A serious problem seems to be emerging in regards to Pinterest and a violation of the legal rights of content creators and their intellectual property. The problem lies in the fact that you can use the work of others to build your own brand without attributing their work to them or compensating them. Just as with posting photographs on your blog without permission, using copyright images for promotional postcards, or stealing another's article and attaching your own name, new light has emerged that reveals pinning photographs as illegal.
For most folks, no harm is intended - they're just pinning their favorite stuff. But there are those with a malicious intent who are happy to take advantage of this legal loophole. The problem is, well, whose problem is it? And should you and your business avoid Pinterest altogether?
The Infatuation and The Truth
If you are a Pinterest lover like me, your first encounter with this social media outlet may have gone something like the following: when my eyes first beheld Pinterest, fireworks gleamed and a gallant, white stead strode in an endless flowering field. It was he, Prince Pinterest, a charming "little Webpage." He held the keys to a vast kingdom of homemade, down-home material wants, desires, and dreams. I was seduced. I came to believe he was the very reason the Maker of Heaven and Earth designed Saturday nights and rainy days. Sweet Pinterest, to whom I have devoted all my "free" time, captured my heart and soul. It even seemed like a captivating social media site for growing a business.
" YOU ACKNOWLEDGE AND AGREE THAT, TO THE MAXIMUM EXTENT PERMITTED BY LAW, THE ENTIRE RISK ARISING OUT OF YOUR ACCESS TO AND USE OF THE SITE, APPLICATION, SERVICES AND SITE CONTENT REMAINS WITH YOU. "
This section completely burst my fairy-tale romance with Pinterest. As Kirsten Kowalski, photographer and lawyer and owner of DDK Photography, points out in her article "Why I Tearfully Deleted My Pinterest Inspiration Boards," I or any other Pinterest member are held responsible for images that we pin. If the image we pin has an exclusive copyright and the copyright holder has not given you explicit use of the image for pinning, then you are violating copyright laws.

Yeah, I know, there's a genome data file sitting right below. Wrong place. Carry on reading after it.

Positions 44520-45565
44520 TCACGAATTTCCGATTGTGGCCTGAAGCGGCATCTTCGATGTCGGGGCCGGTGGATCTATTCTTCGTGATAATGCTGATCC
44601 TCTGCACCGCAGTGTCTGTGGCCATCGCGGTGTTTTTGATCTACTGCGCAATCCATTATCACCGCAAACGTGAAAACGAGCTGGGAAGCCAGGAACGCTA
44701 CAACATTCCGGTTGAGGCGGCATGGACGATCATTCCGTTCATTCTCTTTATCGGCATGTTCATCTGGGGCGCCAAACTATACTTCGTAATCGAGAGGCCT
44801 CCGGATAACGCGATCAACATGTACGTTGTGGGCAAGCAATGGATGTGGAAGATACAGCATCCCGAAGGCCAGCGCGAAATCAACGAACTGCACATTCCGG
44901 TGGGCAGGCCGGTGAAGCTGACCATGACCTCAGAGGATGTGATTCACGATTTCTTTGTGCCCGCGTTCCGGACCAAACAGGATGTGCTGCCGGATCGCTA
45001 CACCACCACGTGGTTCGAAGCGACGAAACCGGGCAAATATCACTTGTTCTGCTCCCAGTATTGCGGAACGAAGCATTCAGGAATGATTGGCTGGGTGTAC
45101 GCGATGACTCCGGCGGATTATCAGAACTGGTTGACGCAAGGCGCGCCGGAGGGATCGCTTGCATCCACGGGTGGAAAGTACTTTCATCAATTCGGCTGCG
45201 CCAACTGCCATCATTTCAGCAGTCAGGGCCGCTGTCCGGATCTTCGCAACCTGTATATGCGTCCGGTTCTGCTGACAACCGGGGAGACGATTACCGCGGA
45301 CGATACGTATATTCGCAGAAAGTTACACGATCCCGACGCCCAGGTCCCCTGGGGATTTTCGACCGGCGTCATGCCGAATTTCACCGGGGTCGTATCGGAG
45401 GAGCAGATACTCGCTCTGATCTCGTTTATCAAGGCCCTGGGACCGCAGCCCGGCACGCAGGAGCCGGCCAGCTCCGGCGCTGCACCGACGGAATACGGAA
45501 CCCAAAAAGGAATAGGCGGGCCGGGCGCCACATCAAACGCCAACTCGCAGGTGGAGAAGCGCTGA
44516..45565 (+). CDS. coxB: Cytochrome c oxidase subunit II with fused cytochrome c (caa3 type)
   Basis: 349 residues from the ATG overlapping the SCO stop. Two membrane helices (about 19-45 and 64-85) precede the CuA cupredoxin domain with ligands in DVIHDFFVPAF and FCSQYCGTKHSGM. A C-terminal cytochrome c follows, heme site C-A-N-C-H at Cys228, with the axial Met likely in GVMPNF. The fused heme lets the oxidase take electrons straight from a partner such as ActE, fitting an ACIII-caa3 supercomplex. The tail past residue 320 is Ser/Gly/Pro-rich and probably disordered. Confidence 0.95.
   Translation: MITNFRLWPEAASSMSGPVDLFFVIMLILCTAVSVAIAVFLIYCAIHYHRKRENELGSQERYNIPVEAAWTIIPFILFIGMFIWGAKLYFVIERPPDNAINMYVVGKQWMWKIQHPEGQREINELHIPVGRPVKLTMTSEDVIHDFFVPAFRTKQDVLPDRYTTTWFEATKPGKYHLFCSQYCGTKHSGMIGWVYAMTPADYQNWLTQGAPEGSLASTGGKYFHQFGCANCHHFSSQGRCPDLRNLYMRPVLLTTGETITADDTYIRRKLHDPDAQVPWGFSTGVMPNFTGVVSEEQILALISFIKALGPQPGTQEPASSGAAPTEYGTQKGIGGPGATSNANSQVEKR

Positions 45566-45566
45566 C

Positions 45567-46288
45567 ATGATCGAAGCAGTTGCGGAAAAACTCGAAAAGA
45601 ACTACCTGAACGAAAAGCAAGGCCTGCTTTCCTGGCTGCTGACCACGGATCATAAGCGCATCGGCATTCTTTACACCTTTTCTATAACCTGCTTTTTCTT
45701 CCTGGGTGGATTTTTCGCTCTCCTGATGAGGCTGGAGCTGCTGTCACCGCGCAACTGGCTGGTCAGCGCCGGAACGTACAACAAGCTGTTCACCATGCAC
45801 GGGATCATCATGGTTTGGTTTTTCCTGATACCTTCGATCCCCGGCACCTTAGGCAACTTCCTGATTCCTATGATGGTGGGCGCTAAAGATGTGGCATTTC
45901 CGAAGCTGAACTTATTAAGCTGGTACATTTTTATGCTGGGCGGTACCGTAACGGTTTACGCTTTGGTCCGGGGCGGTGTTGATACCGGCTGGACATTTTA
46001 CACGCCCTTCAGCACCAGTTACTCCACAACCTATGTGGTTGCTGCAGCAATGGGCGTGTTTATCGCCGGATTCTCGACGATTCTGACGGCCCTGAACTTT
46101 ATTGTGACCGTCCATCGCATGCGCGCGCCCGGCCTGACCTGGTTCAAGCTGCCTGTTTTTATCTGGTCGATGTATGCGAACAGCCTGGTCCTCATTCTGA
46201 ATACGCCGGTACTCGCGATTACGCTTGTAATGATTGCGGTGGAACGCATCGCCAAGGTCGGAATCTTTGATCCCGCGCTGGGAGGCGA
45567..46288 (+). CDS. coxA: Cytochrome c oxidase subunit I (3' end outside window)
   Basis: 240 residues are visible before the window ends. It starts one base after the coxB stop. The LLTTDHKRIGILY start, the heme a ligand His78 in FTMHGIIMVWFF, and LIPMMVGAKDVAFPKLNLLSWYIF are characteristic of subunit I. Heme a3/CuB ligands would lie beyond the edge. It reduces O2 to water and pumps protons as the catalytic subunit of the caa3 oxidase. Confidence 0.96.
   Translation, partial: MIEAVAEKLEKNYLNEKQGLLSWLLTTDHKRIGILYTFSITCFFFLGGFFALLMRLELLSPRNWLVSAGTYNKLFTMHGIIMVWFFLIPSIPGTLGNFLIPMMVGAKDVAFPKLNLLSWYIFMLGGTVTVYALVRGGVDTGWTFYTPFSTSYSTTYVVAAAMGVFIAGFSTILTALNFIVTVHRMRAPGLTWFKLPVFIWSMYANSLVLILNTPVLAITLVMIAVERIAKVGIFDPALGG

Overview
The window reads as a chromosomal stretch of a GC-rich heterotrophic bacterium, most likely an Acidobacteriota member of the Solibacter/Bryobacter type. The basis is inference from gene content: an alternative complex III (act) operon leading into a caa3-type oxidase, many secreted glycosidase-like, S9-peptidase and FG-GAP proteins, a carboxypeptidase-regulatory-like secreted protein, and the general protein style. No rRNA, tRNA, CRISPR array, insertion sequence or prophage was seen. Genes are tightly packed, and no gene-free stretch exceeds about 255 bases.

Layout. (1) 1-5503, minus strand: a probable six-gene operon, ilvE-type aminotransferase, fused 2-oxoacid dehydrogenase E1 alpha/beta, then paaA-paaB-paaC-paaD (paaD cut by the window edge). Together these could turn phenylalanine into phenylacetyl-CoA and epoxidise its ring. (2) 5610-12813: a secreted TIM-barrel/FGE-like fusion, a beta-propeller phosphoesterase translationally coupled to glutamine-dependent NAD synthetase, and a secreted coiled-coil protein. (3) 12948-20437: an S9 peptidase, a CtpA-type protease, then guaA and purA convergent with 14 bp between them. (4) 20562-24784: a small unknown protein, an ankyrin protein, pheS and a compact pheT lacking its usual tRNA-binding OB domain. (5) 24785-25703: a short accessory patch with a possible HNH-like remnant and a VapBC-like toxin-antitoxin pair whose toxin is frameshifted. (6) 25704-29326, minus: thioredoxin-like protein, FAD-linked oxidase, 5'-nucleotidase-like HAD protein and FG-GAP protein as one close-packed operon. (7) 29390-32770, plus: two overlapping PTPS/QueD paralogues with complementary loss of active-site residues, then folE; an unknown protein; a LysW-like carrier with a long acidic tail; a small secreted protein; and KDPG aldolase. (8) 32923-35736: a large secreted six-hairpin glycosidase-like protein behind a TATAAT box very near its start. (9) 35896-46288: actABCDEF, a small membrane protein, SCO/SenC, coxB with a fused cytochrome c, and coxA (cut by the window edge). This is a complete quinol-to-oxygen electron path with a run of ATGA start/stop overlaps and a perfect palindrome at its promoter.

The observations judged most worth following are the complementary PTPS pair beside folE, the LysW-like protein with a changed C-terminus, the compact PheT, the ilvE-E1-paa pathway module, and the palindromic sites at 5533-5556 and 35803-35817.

So, this quote above is all well and good, but really how actionable is it? Apparently, quite actionable. Check out this section of the Pinterest TOU:
" Cold Brew Labs does not claim any ownership rights in any such Member Content and nothing in these Terms will be deemed to restrict any rights that you may have to use and exploit any such Member Content. "
Gonzalo E. Mon in his article "The Copyright Question: How to Protect Yourself on Pinterest" points out that anyone who uploads their images to Pinterest still has complete ownership of them. This means that if a photographer sues you for pinning their photos, he or she will probably win and Pinterest will get off Scott free.
Wait...would a photographer actually sue an "innocent" Pinterest member? Maybe. Kowalski brings up a previous case in which a photographer sues a search engine for using thumbnail images of the photos. The photographer didn't actually win; the Supreme Court ruled that low resolution thumbnails do not constitute a violation of fair use. However, whenever you or I pin images on Pinterest, they are always the full-sized version.
Avoiding a Lawsuit
It seems that Pinterest covers its fair use violations by proclaiming it is merely a "supplier" and not a "user." Interesting. Often, when I "click" on something that is golden to me on this site, it leads me to the creator of that golden beauty. Then, when I am led, and, if I invest, that is gold for Pinterest.
However, if I am led but choose to just use the golden beauty for myself and not give kudos to the creator, that is a violation. Even if it is just given to a friend (peer-to-peer), it still encourages, enables, and facilitates infringement. If the creator of the golden beauty wants to fight for his rights, he must take the battle on alone.
So, does this mean that everyone should just drop Pinterest? Not necessarily. An individual or even a business can still use Pinterest. However, make sure that what you pin you...
- ... own the full copyright.
- ...have explicit, written permission from the copyright holder.
- ...have made sure it is under a Creative Commons License (meaning you can re-post if not for profit).
The problem here is that Pinterest defers the problem while enabling it. There's just not an equitable way to protect work. Once pinned and shared, the damage is done.
I'll use this analogy in closing:
Imagine you sell picture frames. You pin loads of pictures to your walls of various categories: waterfalls, animals, sports, etc. You attract customers to your well-organized and finely-selected pins who then turn around and buy your frames. But you used someone else's work to draw them to your brand, likely without fully researching whether or not the artist was okay with you using their work.
Is this right? Can Pinterest seriously push this off on the frame seller in the above analogy? One thing we do know for sure is that this will likely be challenged in court - and very soon. In the meantime, protect yourself and your business by pinning only those images that keep you in the clear legally.